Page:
Hydrogen production? Yes, but what is in it for each of us?


Climate, Energy & Natural Resources

Picture of Frank Mischler
Frank Mischler

Director of the International PtX Hub, part of Gesellschaft für Internationale Zusammenarbeit (GIZ)

The European Union made a very promising offer to many countries of the Global South: use your abundant solar and wind capacity to produce hydrogen and we will import ten million tonnes each year by 2030. Grow economically, become an energy world player based on your own renewable resources, help the North in their quest for energy security and become climate neutral at the same time… An overall win from which everyone benefits. Or is it? It becomes increasingly evident that populations in regions favoured by the Northern hydrogen enthusiasts have a different view.

They want to be sure that all the construction that comes their way has no negative effects on the environment, the social fabric of their communities and their economy, – above all – they want to participate. For instance, Magallanes in the southern part of Chile is a pristine region that attracts more tourists per year than there are people permanently populating it. Tourists flock to the famous Torre del Paine National Park and head down to Tierra del Fuego, the most southern tip of the continent, coined the ‘end of the world’. But Magallanes also has some of the world’s best potential for renewable energy, thanks to high and constant winds. Using just a tiny fraction of the land could turn it into a global giant for renewable energy and green hydrogen production.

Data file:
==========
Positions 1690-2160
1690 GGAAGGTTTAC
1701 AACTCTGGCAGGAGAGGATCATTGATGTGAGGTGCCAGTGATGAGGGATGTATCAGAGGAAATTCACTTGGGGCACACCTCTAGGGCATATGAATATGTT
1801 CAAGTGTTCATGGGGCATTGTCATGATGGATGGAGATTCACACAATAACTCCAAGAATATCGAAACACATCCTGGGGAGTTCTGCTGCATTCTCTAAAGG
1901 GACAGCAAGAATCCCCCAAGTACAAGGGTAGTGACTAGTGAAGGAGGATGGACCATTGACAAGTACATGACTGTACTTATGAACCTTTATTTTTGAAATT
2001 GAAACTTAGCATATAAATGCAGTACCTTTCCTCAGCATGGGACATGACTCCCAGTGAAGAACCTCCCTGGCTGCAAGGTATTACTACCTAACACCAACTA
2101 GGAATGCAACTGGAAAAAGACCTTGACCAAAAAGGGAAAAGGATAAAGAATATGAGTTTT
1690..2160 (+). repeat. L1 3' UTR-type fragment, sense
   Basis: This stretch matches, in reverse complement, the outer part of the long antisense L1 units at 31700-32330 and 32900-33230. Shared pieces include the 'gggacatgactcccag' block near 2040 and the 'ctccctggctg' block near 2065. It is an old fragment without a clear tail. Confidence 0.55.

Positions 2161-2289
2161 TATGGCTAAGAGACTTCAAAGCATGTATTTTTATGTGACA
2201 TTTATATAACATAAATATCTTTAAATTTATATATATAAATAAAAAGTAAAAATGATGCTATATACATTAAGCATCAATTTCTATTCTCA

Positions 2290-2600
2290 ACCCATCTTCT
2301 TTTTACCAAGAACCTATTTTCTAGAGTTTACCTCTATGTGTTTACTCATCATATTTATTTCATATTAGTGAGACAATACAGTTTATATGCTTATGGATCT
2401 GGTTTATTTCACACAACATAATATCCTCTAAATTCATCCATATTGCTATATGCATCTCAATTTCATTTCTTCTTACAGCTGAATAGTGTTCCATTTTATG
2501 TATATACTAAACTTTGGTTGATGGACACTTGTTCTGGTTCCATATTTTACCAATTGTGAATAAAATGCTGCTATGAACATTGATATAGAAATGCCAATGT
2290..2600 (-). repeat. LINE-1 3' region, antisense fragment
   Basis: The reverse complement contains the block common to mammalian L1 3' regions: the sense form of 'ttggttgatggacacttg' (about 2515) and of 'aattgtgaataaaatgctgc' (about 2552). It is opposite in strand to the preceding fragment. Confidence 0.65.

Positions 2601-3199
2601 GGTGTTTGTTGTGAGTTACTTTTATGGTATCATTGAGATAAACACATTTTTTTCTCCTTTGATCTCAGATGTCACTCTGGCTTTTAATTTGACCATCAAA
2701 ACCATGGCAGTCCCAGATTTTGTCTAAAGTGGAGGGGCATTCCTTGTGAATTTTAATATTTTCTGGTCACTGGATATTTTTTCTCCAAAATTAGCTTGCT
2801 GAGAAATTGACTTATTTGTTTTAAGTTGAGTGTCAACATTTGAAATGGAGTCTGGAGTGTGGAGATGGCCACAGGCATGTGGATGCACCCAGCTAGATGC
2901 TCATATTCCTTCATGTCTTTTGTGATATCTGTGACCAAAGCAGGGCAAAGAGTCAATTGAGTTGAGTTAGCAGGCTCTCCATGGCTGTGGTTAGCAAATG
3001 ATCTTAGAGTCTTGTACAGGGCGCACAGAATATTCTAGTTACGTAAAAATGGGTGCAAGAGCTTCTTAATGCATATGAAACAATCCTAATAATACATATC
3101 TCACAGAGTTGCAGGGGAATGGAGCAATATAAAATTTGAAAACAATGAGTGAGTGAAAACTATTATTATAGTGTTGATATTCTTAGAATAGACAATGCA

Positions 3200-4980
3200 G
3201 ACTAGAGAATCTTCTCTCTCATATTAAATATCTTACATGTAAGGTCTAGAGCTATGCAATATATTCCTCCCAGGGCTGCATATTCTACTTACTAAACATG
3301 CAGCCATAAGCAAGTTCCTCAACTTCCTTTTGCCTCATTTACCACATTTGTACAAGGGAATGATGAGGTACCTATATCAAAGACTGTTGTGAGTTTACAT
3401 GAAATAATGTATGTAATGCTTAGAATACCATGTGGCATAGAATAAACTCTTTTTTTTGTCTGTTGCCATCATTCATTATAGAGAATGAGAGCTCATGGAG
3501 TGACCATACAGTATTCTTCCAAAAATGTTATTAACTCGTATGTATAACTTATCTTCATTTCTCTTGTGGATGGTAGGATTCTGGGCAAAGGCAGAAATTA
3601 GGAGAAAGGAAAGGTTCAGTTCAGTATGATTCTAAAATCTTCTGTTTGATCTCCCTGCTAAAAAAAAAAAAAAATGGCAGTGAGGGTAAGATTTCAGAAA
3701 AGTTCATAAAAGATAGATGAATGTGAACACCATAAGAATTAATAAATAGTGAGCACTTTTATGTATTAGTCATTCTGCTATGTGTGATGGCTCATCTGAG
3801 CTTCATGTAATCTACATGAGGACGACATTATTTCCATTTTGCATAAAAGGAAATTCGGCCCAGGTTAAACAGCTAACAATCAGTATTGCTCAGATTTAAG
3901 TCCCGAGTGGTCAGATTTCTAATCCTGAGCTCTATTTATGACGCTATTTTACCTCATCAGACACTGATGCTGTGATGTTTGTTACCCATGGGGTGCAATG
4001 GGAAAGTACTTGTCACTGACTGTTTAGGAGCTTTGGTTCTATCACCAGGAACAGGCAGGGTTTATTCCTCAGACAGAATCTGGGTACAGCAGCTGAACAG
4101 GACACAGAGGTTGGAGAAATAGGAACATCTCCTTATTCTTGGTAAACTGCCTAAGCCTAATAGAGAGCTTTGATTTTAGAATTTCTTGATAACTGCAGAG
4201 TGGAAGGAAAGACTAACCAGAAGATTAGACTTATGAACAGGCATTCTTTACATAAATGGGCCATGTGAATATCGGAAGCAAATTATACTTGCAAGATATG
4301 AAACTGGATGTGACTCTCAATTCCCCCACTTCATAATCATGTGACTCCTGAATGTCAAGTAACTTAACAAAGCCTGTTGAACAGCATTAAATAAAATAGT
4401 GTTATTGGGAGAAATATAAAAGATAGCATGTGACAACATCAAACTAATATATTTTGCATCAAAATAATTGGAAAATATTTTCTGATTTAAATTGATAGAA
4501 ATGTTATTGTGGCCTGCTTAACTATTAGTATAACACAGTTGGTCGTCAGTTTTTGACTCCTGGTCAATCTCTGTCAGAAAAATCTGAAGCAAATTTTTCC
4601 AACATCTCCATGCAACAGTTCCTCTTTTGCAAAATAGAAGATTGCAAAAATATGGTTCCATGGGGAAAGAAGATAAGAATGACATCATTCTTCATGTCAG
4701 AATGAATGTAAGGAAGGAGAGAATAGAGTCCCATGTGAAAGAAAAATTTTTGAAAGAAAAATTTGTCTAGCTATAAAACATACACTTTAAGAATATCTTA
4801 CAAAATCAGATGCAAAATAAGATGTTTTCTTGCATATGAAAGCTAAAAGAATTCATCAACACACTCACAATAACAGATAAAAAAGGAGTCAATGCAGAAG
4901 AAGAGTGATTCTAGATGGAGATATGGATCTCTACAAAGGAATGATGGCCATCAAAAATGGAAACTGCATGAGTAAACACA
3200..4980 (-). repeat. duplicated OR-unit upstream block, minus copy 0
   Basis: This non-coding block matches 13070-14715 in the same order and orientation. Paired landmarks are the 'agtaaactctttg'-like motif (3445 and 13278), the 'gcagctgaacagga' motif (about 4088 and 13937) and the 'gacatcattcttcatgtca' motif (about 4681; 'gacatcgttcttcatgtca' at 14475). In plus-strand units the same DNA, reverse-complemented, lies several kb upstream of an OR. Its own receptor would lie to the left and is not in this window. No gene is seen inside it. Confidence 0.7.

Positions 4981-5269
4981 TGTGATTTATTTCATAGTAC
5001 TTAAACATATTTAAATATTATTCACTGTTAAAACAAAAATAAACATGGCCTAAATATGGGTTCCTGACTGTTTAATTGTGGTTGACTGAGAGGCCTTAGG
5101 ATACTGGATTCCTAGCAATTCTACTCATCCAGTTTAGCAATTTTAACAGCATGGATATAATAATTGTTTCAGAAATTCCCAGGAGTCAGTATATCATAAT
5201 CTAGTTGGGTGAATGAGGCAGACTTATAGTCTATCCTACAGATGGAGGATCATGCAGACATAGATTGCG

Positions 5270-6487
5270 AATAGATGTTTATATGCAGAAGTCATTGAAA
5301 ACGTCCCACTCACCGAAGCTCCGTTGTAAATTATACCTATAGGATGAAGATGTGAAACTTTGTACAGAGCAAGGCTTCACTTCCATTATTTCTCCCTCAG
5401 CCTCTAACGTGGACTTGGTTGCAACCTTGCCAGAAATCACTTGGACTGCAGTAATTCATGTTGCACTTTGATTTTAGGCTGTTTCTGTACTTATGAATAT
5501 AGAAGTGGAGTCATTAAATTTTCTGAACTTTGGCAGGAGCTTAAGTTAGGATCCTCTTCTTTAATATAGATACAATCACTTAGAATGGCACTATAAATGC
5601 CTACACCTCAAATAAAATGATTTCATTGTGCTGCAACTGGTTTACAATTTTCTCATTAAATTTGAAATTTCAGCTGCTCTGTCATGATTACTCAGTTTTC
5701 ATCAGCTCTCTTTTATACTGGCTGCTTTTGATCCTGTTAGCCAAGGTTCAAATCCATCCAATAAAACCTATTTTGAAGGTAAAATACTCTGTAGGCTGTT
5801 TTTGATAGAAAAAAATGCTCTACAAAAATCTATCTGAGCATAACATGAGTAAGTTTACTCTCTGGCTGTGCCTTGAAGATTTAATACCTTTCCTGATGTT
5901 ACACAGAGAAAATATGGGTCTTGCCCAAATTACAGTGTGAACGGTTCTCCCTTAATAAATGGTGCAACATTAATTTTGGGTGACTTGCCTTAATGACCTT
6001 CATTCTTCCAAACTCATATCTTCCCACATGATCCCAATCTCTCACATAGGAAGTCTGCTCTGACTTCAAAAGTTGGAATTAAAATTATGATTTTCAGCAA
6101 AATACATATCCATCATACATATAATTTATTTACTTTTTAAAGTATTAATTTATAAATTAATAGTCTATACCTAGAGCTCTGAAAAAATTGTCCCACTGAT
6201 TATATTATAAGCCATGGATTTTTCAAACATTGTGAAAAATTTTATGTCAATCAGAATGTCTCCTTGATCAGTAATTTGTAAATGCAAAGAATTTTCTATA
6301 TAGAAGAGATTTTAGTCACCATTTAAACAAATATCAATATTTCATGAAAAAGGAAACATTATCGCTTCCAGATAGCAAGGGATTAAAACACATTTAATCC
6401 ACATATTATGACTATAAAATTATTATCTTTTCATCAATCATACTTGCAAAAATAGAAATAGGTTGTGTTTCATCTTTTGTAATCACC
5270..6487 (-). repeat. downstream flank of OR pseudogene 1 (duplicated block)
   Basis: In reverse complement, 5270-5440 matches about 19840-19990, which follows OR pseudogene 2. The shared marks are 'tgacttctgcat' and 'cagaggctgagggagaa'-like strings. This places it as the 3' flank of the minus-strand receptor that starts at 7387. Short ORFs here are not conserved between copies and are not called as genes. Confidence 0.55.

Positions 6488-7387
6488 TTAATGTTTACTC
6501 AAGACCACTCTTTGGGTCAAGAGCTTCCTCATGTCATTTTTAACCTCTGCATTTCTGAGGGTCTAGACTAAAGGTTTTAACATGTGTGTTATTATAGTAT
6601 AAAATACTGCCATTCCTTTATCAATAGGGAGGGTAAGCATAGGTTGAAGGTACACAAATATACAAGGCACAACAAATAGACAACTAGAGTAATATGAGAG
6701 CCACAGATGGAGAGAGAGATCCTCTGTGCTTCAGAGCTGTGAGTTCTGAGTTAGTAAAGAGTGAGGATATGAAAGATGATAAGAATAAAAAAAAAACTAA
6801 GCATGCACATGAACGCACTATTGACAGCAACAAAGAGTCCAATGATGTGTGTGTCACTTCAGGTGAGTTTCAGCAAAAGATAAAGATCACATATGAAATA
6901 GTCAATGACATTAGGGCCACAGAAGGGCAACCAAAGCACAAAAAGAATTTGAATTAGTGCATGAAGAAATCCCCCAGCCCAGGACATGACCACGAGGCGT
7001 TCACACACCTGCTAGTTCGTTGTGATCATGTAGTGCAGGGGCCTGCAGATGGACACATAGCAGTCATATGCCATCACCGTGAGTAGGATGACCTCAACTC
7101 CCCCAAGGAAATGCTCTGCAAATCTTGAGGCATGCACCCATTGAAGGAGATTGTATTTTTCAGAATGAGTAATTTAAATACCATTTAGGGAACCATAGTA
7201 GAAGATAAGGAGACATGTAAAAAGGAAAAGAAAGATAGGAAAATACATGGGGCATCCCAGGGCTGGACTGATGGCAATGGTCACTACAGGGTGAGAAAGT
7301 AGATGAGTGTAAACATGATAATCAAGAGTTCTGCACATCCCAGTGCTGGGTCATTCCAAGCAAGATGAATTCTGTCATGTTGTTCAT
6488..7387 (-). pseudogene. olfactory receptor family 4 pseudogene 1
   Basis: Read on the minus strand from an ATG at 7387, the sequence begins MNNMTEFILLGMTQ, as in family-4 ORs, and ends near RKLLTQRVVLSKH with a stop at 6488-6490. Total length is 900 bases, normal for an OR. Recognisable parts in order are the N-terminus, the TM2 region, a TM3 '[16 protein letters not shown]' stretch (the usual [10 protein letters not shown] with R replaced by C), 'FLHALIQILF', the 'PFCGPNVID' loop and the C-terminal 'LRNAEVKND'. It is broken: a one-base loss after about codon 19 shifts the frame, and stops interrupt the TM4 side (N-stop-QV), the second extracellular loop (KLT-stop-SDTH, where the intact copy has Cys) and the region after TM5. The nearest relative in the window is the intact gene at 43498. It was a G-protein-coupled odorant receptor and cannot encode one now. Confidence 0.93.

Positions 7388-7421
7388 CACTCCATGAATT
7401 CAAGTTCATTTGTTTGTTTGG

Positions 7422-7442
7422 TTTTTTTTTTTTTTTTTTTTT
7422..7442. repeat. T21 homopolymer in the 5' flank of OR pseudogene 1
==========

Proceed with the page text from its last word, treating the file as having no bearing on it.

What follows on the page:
Unsurprisingly, the region attracts investments from all corners of the globe. French Total Eren, for instance, plans to install 1,500 wind turbines, totalling 10 GW capacity), coupled with 10 GW electrolyser capacity, a desalination plant, an ammonia plant and port facilities. That is just one example. The potential of the Patagonian region could supply 13% of the world’s demand for green hydrogen. Thus, many more projects are in the planning and pre-feasibility stages.

The paradigm has changed: project developers do not see the involvement of local populations as a burden, best to be avoided, but as an insurance of their investment

Osvaldo Urzua, the head of a multidisciplinary group of local experts, is not opposed to this development – as long as it is managed and does not pose a threat to the unique landscape and potential of the region. Together with the International PtX Hub, part of the German Development Cooperation Agency GIZ, Urzua analyses how tourism, the protection of biodiversity, hydrogen and many other claims on the land can coexist in balance. The goal is to maximise the benefits for the local population and economy, and to have businesses of the Magallanes in the driving seat to ensure that developments are in tune with the pulse of the region. For example, Magallanes, together with HIF Global, opened an e-fuels laboratory to build knowledge and – in the medium term – switch the fully fossil-based electricity mix of the region to 100% renewables.